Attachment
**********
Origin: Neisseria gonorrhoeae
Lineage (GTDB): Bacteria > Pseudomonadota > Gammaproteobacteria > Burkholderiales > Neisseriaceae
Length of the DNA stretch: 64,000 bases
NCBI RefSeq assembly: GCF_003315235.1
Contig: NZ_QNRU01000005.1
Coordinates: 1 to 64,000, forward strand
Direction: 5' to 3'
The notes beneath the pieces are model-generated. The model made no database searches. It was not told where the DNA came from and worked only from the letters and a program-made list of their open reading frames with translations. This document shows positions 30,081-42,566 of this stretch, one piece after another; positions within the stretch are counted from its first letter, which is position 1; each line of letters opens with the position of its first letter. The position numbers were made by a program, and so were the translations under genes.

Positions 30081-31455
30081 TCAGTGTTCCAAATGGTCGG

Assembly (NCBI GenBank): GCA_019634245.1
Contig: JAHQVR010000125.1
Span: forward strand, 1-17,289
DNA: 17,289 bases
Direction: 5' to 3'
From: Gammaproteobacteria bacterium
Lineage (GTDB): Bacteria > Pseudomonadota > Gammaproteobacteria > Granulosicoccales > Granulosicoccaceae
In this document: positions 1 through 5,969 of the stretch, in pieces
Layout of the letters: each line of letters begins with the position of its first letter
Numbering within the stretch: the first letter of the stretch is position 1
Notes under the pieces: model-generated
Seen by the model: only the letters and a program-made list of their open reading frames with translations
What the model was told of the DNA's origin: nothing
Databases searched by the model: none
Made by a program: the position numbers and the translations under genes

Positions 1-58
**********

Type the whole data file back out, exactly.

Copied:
Origin: Neisseria gonorrhoeae
Lineage (GTDB): Bacteria > Pseudomonadota > Gammaproteobacteria > Burkholderiales > Neisseriaceae
Length of the DNA stretch: 64,000 bases
NCBI RefSeq assembly: GCF_003315235.1
Contig: NZ_QNRU01000005.1
Coordinates: 1 to 64,000, forward strand
Direction: 5' to 3'
The notes beneath the pieces are model-generated. The model made no database searches. It was not told where the DNA came from and worked only from the letters and a program-made list of their open reading frames with translations. This document shows positions 30,081-42,566 of this stretch, one piece after another; positions within the stretch are counted from its first letter, which is position 1; each line of letters opens with the position of its first letter. The position numbers were made by a program, and so were the translations under genes.

Positions 30081-31455
30081 TCAGTGTTCCAAATGGTCGG

Assembly (NCBI GenBank): GCA_019634245.1
Contig: JAHQVR010000125.1
Span: forward strand, 1-17,289
DNA: 17,289 bases
Direction: 5' to 3'
From: Gammaproteobacteria bacterium
Lineage (GTDB): Bacteria > Pseudomonadota > Gammaproteobacteria > Granulosicoccales > Granulosicoccaceae
In this document: positions 1 through 5,969 of the stretch, in pieces
Layout of the letters: each line of letters begins with the position of its first letter
Numbering within the stretch: the first letter of the stretch is position 1
Notes under the pieces: model-generated
Seen by the model: only the letters and a program-made list of their open reading frames with translations
What the model was told of the DNA's origin: nothing
Databases searched by the model: none
Made by a program: the position numbers and the translations under genes

Positions 1-58